Citizens should launch lawsuits against governments that shirk their climate change responsibilities, a leading lawyer has said after successfully suing the Dutch government.
Roger Cox surprised legal experts in June by winning a landmark case in The Netherlands, compelling the government to slash greenhouse gas emissions by at least 25 per cent from 1990 levels by 2020. It is currently on course to reduce emissions by 17 per cent by 2020.
It was the first time a court has determined what the minimum level of emissions reduction should be for a developed country by 2020, Cox told an audience in Toronto on Tuesday.
Filed on behalf of 900 Dutch citizens, his case deemed previous climate policies “hazardous negligence”, citing the government’s international obligations and its responsibilities to protect citizens from the dangers of global warming.
Tort law can be used to press governments into more adequate climate actions.
Roger Cox, Dutch lawyer
He is hoping activists in other countries will take similar legal action following the “precedent-setting” victory.
“Climate change isn’t just about drowning polar bears… it’s about our own lives and rights,” he said. “Tort law can be used to press governments into more adequate climate actions.”
Similar litigation is now under way in Belgium, and some environmentalists believe courts could prove a crucial venue to compel developed countries to reduce their greenhouse gas emissions.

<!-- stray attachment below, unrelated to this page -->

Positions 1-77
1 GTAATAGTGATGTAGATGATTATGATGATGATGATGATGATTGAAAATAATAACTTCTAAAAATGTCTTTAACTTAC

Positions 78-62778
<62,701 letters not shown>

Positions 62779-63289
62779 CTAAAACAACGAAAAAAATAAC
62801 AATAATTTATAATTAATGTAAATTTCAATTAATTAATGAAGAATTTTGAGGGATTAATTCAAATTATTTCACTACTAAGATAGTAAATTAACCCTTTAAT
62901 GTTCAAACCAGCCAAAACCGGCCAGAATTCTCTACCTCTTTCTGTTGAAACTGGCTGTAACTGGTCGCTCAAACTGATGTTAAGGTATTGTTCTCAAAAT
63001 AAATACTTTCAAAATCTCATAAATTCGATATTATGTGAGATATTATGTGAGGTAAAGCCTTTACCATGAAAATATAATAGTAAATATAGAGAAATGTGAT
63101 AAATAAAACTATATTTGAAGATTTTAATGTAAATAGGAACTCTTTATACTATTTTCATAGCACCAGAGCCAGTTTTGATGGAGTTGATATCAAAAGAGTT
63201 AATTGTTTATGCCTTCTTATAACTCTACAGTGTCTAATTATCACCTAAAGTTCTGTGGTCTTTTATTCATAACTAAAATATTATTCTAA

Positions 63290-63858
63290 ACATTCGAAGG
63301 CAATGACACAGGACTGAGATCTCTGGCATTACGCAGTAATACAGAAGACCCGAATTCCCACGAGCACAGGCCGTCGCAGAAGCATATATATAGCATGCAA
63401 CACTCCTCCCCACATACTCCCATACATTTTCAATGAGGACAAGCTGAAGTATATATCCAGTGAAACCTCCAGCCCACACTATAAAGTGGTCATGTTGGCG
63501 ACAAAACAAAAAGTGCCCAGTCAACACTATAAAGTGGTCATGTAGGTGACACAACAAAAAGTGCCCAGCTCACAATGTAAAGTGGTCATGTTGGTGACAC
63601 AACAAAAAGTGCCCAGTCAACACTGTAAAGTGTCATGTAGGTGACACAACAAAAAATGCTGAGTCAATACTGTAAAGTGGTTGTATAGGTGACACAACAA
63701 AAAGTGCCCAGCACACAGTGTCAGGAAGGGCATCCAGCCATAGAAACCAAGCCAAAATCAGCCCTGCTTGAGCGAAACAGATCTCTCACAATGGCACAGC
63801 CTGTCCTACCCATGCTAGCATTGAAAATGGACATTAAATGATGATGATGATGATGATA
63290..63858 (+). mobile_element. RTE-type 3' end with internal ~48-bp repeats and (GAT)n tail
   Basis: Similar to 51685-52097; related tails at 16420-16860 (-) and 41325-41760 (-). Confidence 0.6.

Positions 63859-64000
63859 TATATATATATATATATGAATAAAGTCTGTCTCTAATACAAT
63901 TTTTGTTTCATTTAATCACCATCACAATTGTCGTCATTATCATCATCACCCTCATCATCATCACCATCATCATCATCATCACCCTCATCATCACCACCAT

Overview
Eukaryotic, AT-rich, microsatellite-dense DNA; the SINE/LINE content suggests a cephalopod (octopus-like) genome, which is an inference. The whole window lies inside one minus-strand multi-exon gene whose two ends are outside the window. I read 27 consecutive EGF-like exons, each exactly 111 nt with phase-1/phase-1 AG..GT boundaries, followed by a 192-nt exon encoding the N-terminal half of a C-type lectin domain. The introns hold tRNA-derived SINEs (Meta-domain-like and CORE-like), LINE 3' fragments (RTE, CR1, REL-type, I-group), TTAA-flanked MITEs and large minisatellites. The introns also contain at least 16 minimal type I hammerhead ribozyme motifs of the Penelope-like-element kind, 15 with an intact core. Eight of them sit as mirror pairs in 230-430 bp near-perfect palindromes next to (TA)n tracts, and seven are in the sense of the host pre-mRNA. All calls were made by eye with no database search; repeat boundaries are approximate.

Following its defeat in court, the Dutch government said it would conform to the verdict, but is appealing, Cox said.
The Dutch government argued that it was not the cause of the climate crisis, but the court overruled that line of reasoning because governments are responsible for environmental regulations, he said.
From a legal perspective, few observers initially thought lawsuits against large tobacco companies would be successful, Cox said, but the courts sided with cancer victims, and the same thing could happen with governments and global warming.
Canadian legal experts who shared the stage with Cox were unsure the Dutch example could work in Canada, though others thought it could.
“Climate change litigation is inevitable,” said Lorne Sossin, dean of Osgoode Hall Law School at York University. “This is what is necessary to get the political leadership on board.”
World leaders will meet in Paris at a United Nations climate conference in December to try to negotiate a new deal to combat global warming.
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